programs and Docker images.  I've considered and even to some extent
wrote working builds in:
- SCons
- Gradle
- tup
- Blaze
- Stag
I didn't really try to use Make, but it's not difficult to see how
that would fit into the picture.
The unfortunate conclusion is that all these "tools" are very poorly
engineered and some are also poorly executed.  They lack some obvious
basic functionality, they assume too much about what the user of the
tool is trying to do, impose arbitrary restrictions unrelated to the
task the user is trying to perform.  Of all of this collection SCons
appears to be the most tolerable option.  I don't suppose you are
interested in any sort of feedback on other tools, but there are some
thing you might reconsider about SCons.  This isn't about the user
experience, this is about the code of the program and about the
decisions which made it to be this way.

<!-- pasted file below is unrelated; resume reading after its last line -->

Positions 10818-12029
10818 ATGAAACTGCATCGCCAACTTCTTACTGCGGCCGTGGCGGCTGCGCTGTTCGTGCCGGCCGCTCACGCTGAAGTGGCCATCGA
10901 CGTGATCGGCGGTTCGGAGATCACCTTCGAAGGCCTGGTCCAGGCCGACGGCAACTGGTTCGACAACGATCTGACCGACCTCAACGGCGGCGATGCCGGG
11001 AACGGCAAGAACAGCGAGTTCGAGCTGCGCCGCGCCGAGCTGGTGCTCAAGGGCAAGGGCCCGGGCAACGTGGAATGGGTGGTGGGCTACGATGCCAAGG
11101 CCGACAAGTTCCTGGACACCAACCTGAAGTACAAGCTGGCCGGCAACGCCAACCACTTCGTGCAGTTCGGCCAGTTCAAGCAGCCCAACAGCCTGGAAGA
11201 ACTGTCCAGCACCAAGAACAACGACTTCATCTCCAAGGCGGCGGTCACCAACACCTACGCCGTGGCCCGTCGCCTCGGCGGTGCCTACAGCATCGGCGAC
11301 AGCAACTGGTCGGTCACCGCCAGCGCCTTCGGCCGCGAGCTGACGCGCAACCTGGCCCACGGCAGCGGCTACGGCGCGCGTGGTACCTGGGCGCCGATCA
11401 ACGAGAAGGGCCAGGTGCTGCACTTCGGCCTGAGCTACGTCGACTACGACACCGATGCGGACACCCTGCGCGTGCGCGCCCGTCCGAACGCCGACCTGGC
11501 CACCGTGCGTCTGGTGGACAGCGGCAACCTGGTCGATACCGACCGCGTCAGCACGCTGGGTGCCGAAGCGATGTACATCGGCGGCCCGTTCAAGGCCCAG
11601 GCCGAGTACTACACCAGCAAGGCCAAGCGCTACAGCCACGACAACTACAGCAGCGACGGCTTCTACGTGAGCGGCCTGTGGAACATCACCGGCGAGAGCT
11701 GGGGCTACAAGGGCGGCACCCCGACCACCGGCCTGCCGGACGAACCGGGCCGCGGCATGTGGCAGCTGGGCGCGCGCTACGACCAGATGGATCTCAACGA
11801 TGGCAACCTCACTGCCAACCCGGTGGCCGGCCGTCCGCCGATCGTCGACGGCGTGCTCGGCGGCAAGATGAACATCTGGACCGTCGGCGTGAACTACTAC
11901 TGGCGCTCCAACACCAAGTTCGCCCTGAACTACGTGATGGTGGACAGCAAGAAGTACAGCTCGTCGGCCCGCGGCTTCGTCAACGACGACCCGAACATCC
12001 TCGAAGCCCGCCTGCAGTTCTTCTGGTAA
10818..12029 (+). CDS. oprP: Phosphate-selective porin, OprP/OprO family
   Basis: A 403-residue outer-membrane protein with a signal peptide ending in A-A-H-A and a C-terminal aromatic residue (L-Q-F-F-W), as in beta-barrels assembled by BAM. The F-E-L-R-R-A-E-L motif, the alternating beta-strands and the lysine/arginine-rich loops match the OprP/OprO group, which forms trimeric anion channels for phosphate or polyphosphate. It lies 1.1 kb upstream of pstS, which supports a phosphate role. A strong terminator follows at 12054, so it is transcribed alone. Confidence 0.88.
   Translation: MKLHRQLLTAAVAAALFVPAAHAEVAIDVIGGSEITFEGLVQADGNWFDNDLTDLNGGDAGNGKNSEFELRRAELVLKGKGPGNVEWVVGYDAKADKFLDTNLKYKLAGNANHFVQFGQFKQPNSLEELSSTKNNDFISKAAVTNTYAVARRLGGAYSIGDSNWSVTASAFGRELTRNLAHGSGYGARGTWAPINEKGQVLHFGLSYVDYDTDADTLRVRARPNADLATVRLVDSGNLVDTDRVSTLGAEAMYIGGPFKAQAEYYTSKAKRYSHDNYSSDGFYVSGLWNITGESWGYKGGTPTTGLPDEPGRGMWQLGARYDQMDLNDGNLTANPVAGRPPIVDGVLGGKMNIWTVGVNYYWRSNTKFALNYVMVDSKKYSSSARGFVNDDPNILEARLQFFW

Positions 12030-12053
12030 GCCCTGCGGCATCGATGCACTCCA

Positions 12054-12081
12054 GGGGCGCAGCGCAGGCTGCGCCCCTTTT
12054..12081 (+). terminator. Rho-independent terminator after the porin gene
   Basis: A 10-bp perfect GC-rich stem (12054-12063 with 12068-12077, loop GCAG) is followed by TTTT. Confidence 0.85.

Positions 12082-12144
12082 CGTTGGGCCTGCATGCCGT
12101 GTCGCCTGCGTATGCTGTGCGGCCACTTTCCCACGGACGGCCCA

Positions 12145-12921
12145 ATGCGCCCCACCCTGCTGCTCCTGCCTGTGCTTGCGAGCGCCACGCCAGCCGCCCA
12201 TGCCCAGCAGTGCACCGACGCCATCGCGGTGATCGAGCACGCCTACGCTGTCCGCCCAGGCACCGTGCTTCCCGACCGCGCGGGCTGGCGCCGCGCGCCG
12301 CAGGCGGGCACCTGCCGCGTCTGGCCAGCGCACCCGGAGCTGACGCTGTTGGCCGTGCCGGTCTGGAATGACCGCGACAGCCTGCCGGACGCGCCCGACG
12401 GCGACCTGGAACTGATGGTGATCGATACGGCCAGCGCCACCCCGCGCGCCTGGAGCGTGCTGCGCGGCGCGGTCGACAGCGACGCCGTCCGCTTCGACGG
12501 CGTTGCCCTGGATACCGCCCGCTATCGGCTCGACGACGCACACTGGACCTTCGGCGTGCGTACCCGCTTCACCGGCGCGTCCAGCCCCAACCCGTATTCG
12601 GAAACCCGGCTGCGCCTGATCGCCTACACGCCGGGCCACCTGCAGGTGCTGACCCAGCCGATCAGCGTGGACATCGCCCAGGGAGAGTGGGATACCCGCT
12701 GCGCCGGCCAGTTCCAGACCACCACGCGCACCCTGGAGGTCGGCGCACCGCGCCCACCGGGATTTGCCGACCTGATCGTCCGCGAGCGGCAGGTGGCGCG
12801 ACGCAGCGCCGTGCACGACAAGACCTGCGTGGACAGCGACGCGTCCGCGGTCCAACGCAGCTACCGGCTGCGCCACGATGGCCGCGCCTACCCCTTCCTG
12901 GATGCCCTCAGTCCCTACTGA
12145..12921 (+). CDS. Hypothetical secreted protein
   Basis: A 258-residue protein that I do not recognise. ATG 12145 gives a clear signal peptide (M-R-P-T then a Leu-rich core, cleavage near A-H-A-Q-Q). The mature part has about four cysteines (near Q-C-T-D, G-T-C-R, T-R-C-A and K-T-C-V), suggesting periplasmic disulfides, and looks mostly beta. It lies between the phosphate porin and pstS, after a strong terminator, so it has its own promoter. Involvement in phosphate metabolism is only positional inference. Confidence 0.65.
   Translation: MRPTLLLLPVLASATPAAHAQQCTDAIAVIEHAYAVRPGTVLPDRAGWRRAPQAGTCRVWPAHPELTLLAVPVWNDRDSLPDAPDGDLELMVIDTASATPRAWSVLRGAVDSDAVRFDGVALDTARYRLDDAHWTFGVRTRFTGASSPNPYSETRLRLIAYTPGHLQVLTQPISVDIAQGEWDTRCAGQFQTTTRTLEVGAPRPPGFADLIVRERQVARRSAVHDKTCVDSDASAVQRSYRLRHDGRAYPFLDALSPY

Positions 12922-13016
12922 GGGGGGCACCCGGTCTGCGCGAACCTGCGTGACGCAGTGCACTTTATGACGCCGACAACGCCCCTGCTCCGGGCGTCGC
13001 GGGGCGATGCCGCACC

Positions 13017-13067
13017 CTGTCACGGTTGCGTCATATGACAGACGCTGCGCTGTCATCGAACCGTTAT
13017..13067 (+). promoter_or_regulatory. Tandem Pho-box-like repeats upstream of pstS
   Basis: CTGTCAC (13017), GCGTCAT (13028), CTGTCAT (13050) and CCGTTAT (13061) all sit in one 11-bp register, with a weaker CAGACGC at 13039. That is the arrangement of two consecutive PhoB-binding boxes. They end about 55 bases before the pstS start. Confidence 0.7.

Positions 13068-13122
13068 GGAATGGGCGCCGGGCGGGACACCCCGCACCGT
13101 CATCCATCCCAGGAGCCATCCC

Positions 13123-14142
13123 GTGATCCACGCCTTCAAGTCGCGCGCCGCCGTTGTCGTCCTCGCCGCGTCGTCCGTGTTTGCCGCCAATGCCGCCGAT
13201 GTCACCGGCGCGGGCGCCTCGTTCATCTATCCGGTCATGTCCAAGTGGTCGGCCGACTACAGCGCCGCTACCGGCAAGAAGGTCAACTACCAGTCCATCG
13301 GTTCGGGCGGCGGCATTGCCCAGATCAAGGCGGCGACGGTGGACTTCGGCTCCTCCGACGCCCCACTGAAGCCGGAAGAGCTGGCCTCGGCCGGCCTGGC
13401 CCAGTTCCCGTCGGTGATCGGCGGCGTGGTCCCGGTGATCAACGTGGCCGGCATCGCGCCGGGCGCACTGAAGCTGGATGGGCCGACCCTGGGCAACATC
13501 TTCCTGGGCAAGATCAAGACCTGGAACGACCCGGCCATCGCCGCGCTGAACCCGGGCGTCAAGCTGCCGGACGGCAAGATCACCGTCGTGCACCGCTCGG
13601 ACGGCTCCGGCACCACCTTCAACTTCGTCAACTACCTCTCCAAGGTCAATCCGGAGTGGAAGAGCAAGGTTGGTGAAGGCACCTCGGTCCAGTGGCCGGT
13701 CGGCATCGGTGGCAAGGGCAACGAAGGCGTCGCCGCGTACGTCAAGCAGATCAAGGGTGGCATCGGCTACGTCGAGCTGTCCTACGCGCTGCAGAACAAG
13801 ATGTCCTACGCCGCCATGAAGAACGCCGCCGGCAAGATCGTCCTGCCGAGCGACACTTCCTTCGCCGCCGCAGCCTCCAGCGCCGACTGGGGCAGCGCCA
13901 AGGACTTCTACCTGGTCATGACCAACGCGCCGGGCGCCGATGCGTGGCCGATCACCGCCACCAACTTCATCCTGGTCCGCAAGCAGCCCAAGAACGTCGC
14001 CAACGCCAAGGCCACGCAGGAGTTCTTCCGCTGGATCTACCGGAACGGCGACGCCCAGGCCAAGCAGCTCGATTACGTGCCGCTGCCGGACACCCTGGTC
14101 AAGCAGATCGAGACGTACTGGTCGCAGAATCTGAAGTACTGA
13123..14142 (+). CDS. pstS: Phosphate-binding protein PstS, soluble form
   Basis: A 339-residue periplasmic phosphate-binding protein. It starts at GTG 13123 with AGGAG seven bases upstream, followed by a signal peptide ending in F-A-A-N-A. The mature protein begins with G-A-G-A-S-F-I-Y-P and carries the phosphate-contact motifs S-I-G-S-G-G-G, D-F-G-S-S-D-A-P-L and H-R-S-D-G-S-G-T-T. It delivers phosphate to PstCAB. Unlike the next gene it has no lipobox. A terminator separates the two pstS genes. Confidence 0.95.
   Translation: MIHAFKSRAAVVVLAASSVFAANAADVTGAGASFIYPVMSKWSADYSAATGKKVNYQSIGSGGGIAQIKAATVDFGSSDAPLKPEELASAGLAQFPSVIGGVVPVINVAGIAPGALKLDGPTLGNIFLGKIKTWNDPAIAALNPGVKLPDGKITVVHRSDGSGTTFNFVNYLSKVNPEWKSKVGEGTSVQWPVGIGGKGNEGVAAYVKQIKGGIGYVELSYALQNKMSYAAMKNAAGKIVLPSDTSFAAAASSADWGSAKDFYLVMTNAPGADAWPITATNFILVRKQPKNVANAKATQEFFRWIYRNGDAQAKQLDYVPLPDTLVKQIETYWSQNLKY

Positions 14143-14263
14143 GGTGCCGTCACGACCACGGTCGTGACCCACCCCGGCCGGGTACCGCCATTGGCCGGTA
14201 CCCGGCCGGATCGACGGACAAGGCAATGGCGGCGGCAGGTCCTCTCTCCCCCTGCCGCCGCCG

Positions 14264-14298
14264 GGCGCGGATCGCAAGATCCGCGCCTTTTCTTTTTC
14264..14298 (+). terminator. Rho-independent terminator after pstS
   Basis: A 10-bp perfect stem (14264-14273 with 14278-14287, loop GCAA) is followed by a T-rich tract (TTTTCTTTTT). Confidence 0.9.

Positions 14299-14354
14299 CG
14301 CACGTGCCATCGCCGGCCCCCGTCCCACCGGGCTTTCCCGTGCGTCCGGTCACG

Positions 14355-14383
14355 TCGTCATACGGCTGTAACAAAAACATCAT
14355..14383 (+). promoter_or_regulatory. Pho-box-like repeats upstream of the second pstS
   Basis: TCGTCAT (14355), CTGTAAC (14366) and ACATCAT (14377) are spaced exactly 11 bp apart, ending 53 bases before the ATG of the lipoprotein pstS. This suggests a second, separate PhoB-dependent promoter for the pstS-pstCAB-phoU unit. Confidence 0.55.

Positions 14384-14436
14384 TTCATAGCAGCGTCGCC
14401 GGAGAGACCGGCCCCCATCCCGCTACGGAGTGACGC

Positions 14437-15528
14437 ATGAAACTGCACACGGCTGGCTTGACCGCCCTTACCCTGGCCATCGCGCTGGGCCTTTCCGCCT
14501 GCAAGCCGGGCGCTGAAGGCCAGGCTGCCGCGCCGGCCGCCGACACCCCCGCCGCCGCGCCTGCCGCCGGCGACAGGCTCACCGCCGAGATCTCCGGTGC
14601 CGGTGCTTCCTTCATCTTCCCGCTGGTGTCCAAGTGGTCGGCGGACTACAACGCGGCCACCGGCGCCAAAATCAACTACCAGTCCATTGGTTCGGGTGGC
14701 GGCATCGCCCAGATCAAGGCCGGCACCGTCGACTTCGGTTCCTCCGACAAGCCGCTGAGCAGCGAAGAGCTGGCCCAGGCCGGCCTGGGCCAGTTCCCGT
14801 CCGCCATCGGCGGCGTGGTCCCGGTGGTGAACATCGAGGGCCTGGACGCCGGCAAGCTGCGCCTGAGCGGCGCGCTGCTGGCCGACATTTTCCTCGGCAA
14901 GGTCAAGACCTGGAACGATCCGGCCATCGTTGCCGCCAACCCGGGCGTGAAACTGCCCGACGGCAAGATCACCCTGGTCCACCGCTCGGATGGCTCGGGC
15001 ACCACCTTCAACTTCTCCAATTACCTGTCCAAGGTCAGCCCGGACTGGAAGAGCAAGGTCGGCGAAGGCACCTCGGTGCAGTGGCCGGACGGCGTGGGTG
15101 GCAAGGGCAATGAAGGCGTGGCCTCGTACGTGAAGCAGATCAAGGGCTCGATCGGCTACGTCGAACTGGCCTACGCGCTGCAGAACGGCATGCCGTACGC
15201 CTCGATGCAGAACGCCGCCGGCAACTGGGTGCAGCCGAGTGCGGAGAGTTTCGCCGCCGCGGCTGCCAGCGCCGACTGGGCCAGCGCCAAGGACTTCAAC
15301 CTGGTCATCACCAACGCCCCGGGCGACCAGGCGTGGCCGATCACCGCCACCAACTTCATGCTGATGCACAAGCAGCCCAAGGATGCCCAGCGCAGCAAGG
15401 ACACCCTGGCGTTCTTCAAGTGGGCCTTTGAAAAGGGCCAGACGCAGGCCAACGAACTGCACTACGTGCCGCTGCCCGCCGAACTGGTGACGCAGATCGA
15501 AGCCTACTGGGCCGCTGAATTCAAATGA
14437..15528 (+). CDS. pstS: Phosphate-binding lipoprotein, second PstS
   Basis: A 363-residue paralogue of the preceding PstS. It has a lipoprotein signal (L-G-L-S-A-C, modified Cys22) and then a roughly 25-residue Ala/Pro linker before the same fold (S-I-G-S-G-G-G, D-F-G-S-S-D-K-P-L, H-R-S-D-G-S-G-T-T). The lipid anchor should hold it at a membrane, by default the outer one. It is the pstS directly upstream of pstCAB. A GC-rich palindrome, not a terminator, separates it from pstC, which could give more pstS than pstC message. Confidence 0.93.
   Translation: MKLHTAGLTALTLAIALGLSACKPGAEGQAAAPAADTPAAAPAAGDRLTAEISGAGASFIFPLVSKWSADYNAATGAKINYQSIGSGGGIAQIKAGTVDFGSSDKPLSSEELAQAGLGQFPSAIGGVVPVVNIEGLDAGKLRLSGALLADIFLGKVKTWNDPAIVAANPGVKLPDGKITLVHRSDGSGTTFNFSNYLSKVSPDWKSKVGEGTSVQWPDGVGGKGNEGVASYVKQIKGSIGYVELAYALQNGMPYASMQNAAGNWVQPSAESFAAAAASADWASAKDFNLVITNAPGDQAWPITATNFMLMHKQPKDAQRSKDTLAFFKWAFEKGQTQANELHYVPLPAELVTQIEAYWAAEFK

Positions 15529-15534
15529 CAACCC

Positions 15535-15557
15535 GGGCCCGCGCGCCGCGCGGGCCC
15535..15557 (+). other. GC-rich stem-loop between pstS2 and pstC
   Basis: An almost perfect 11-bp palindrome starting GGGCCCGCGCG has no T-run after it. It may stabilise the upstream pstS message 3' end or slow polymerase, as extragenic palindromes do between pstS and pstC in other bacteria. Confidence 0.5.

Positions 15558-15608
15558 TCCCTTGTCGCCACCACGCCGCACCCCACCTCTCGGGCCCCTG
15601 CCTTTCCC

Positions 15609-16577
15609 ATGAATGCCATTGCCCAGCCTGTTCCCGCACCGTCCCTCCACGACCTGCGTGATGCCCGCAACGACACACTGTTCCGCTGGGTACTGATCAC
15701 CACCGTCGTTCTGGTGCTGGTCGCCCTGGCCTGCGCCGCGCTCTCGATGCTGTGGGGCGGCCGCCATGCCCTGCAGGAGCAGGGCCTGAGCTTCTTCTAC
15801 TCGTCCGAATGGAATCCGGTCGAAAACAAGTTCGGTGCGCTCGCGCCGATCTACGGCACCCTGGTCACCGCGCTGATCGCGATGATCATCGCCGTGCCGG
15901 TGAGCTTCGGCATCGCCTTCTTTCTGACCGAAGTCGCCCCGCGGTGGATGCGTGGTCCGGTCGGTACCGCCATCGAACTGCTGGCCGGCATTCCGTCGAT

1. Classes with several dozens of methods.  There really shouldn't be this many.

Please point to a concrete example for this, and tell us how to improve. How many methods would be tolerable in your view, and why exactly would the SCons core benefit from it?

2. Comments and documentation are unhelpful.  They are written from
the perspective of someone who wrote the code, but they don't help the
reader.  There is no birds-eye overview of the system.  (But, compared
to the list above, at least you have some).

As mentioned in my reply above, we have such documentation as well...possibly spread across several places, but it exists. If you think the access to these informations should be made easier, please be our guest and make some concrete suggestions about how to restructure the existing texts and documentation in general. If, for example, you'd like to open a Wiki page with all the required pointers that seem necessary for what you have in mind, we can surely give you all the required access rights that you'd need for that.

3. Everything happens "by chance", when you read the code you always
need to guess the state of the object the method it is working with,
this is including the class of the object and the values of several
dozens of fields the object has: you pull a rope at one end, and from
the other end firebreathing dragons begin to emerge.

Yes, build systems are complex. (Sorry, I can't give a more specific answer to a vague 
statement like "everything happens by chance").

4. Object's functionality is encoded into strings which are passed